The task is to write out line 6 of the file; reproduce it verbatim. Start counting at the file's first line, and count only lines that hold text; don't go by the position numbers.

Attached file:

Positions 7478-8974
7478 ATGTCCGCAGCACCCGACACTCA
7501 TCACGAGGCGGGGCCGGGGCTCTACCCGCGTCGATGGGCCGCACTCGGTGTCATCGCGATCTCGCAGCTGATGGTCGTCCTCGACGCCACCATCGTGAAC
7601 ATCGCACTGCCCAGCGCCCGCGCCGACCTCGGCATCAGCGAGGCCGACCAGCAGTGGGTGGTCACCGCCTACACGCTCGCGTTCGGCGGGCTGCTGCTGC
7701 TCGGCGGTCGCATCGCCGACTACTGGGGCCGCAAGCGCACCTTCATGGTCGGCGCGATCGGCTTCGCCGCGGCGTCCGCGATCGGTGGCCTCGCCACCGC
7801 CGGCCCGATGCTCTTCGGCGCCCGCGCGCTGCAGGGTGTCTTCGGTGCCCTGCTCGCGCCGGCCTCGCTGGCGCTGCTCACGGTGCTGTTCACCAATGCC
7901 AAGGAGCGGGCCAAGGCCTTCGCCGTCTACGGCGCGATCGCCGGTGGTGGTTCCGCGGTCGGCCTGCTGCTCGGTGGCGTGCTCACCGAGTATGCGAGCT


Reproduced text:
7801 CGGCCCGATGCTCTTCGGCGCCCGCGCGCTGCAGGGTGTCTTCGGTGCCCTGCTCGCGCCGGCCTCGCTGGCGCTGCTCACGGTGCTGTTCACCAATGCC